The earlier assumption that artificial intelligence (AI) would impact “routine” jobs first is not holding ground anymore. Indeed, we might be deluding ourselves by thinking that the time in which AI could be the most used interface to engage with technology systems is far in the future. But I’m getting ahead of myself. Let’s look at what’s happening today in the creative sector.
IBM Watson was used last year to create a 20th Century Fox movie trailer. Adobe Sensei is putting the digital experience in the hands of non-professionals. Google is leveraging AI with Autodraw to “help everyone create anything visual, fast.” Think about anyone, any one of us, taking a picture and then telling photo editing software what to do. No need to work with complex brushes, paints, or understanding of color patterns.
AI and creative talent
This is scary for creative people such as graphic designers, digital artists, and others who may consider artificial intelligence a job killing replacement of their skills, despite pundits’ claims that it will “augment” human capabilities. Antagonists proclaim that AI systems will at best reduce the overhead with which creative people deal. But removing overhead is just the first step; the next step is surely the creative. More so, AI systems can ingest so much data, and will increasingly rely on unsupervised learning to correlate so many behavioral traits to create compelling creative content that a human creative artist cannot possibly fathom or understand. Thus, these artists will begin leveraging AI systems to create exceptional, “unthinkable” user experiences that have no “baseline” of reference, but soon may be replaced by these very systems.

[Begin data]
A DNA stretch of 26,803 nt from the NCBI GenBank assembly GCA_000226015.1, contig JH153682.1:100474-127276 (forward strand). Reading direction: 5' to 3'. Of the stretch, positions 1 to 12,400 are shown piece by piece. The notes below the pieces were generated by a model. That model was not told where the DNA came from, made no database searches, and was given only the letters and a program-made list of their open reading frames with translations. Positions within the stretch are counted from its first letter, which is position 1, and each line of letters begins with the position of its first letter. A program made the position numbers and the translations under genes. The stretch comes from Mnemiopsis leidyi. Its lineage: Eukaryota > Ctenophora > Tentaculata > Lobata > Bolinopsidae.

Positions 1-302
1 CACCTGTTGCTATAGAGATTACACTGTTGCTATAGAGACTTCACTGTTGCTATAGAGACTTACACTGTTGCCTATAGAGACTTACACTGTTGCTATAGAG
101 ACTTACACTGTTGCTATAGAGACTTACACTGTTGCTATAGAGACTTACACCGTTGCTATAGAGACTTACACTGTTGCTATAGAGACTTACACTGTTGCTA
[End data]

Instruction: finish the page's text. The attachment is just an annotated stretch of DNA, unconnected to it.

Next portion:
AI and businesses
Businesses have always struggled to hire highly skilled creative professionals, and have paid through the nose to secure and retain them. That they will be able to leverage artificial intelligence to take charge of creativity to drive messages and communication to their end users, rather than relying on creative experts, will make them extremely pleased. As the intent of most AI systems is to enable non-specialists to perform many tasks by “hiding what is under the hood,” businesses might not need as many specialist human creative skills.
However, despite this seeming upside of AI systems, their under the hood nature will create problems of accountability. The complexity of their deep learning and neural networks will become such that even the teams developing the systems won’t be able to provide answers to specific decisions they make. Thus, if something goes wrong, where should the blame be placed? With the creation team, or with the AI system itself? The system won’t care – after all, it’s just a technology – and the team members will argue that the system learned by itself, far beyond what was coded, and they cannot be held accountable for its misdeeds. This is scary for businesses.
AI and the impact beyond business
Imagine the impact this will have on the society. Although you can track back how any other technological system arrives at an answer, AI systems that are now supposed to run not only social infrastructure but also much our entire life won’t be accountable to anyone! This is scary for everyone.
I don’t want to add to the alarmist scare going on in the industry, but I cannot be blind to successful use cases I witness daily. People will argue that AI has a long way to go before it becomes a credible alternative to human-based creativity. But, the reality is that the road may not be as long as is generally perceived.